VCO breadboard part 2

OK, gonna write this complicated stuff up maybe more for my own benefit than anything else, but your thoughts welcome.

What happens in the pulse output is the ramp goes into an op amp wired as a comparator and makes a pulse wave whose width depends on the reference voltage you set on the pulse width pot. Unlike in, for instance, the YuSynth VCO, which uses fixed voltages for the two ends of that pot, Wilson sets those voltages using sample and holds of the extreme values of the ramp waveform. Which is a lot more complicated, but I suppose he felt he had good reasons, like perhaps to deal with supply voltage variations, or with frequency dependence of the ramp wave amplitude? Anyway, the PW pot voltage limits are about -4.5 V to +4.5 V.

With the pot at the low end you get a pulse wave with a narrow positive part and wide negative part, and at the other end you get a wide positive part and a narrow negative part. Taking the width of the positive part as the pulse width, I’m interested in the minimum value of the minimum width and the maximum value of the maximum width.

What happens at the extremes is complicated, because the pulse width vs. voltage behavior varies with the value of R68, but also there is some voltage value at either end where the pulse output shuts off, and that also depends on R68. And obviously if the output shuts down that sets the extreme of the width you get, but if you reach the pot limit before shutdown happens, then that sets the extreme width.

Things are a little frequency dependent too. But at 200 Hz, here’s what I see.

R68Low end shuts off?Min widthHigh end shuts off?Max width

That last line seems to accord with Wilson’s 5% to 90% width claim.

So with 1M you’re constrained by where the output shuts off, with 3M or 10M you’re constrained by the voltage range. With 2M you have one situation on the low end and the other on the high end. I decided to try increasing the voltage range, by giving the width pot fixed ±12 V limits instead of the sample and hold values. I got this:

R68Low end shuts off?Min widthHigh end shuts off?Max width

So here it becomes clear if the voltage range is wide enough, increasing R68 has no effect on the low end and benefits you on the high end. But with the more limited range, the pot limits produce worse minimum widths at the low end and little effect at the high end as you increase R68.

In that case you presumably want R68 to be the value that’s on the boundary between reaching shutoff and not reaching it, which I find to be 2M. Below that value the maximum width decreases, and above that value the minimum width increases. As a reminder, Wilson started with 10M and changed to 1M so he could reach the shutoff region, but 2M is better from what I see.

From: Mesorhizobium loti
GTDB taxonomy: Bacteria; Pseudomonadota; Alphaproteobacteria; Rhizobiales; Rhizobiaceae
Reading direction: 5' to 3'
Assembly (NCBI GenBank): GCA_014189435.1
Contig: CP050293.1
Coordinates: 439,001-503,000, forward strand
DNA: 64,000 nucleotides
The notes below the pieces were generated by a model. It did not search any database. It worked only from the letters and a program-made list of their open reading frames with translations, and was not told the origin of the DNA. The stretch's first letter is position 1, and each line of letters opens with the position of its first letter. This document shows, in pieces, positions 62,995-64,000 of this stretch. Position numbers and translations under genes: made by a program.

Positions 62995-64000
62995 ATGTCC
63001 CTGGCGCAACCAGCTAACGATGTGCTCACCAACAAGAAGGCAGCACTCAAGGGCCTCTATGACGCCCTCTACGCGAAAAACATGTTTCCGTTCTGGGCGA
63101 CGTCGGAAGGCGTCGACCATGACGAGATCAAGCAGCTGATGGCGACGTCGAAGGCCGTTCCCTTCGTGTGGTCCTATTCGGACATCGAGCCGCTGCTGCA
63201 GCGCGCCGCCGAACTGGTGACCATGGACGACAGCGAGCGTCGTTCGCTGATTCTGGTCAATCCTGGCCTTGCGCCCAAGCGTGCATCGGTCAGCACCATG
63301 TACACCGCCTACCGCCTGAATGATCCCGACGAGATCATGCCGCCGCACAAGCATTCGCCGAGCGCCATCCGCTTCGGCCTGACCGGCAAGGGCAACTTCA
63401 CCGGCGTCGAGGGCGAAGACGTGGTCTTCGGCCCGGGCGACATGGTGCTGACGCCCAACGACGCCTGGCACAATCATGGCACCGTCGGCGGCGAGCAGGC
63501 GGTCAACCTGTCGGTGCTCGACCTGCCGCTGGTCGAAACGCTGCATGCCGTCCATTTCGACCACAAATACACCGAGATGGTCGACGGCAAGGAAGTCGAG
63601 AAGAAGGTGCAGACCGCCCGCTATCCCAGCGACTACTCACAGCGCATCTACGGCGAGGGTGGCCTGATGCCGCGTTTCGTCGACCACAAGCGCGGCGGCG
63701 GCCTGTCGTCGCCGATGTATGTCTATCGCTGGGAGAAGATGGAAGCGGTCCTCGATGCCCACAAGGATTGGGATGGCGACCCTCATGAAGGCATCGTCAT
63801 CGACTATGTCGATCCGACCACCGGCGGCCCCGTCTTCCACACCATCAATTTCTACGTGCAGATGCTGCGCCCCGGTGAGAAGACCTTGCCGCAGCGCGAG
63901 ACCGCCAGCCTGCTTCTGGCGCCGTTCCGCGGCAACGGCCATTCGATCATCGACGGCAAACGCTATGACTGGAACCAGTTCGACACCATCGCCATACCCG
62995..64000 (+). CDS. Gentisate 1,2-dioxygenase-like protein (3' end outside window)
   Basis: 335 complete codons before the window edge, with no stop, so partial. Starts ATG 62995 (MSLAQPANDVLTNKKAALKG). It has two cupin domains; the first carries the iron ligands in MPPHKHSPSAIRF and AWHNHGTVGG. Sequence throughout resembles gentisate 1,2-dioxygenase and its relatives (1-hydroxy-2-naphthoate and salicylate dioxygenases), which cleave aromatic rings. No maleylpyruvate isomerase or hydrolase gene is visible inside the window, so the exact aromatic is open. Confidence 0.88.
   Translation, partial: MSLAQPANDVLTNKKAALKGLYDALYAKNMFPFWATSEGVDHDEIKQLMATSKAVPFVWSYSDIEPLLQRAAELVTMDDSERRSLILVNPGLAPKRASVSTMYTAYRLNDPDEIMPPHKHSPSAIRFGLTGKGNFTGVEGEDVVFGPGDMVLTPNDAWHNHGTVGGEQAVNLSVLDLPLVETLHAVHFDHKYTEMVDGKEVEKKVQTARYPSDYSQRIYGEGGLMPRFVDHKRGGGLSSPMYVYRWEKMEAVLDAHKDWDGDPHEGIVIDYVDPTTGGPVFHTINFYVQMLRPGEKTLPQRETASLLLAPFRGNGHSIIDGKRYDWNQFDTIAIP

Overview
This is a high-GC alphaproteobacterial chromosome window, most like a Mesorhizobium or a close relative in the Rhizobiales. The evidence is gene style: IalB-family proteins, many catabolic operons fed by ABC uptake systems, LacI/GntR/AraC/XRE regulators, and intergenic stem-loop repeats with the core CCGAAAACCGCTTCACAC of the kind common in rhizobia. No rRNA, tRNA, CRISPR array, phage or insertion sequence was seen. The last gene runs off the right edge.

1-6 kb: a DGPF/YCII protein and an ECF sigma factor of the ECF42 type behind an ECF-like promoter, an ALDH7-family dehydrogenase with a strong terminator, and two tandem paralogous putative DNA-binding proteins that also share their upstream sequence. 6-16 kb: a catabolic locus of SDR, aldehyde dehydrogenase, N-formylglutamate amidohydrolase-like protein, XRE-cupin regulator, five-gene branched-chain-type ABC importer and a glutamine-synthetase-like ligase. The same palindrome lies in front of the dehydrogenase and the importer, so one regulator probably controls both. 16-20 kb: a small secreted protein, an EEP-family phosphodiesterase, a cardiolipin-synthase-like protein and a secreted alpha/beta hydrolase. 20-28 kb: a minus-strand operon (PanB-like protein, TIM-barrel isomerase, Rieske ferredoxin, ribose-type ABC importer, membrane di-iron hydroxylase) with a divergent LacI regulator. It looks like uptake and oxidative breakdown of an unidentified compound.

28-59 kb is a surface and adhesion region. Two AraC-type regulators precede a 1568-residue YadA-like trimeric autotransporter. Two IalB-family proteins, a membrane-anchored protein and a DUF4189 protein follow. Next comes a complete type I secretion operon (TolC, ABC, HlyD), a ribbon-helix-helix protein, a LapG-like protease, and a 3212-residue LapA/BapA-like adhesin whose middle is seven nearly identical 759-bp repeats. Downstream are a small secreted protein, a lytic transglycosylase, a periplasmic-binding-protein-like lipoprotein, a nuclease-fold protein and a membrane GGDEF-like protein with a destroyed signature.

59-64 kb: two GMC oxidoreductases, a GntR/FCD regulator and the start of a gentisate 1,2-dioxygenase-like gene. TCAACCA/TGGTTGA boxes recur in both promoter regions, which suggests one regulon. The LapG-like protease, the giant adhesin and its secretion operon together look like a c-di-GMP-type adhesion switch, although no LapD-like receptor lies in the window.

Or you want to say to hell with Wilson’s sample and hold, just use 10M and a fixed voltage range large enough to get you to shutoff.

I wish I knew the rationale and the quantitative observations that led to his using the sample and hold scheme so I could decide if I find it worth keeping.

It looks as though the voltages from the sample and hold are rock steady over a period of hours if nothing else changes. But I tried changing the frequency from 200 Hz to 2000 Hz and both voltages got larger in magnitude by about 60 mV. I didn’t time it but I think it actually took a couple of minutes or so to stabilize. (I don’t know if that was the ramp amplitude stabilizing or if for some reason it took the sample and hold that long.) So, apparently, yes, the ramp amplitude is frequency dependent and hence so is the pulse width if you use a fixed voltage threshold — but only at about the few percent level.

(And no, the reverse isn’t true — frequency doesn’t depend on the pulse width setting.)

My gut feeling is, unless there’s a larger effect on the ramp amplitude caused by something else, I’d be happier with a fixed voltage range.

Edit to add: I’ve just tried out a third option, which is to use Wilson’s sample and holds, but run their outputs through non inverting amps with a gain of 1.24. That, I can only presume, preserves at least some* of whatever benefits his design has, but makes the pot voltages large enough to reach shutoff on either end with R68 at 10M. So I get pulse widths from 0% to 98%. This just needs a TL072 and four resistors which can go on a tiny auxiliary stripboard. I mean, one could even dead bug it, really…

* I think it ruins exact cancellation of the amplitude fluctuations, but it’s better than no cancellation at all. It might in principle be better to add an offset to each voltage instead of amplifying it. Only then you’re sensitive to fluctuations in the offset voltage, so you’d need precision stable voltage references… and it gets more complicated than it’s worth. But the amplifier is easy and should be pretty stable.

Read the rest of the MFOS VCO build series:

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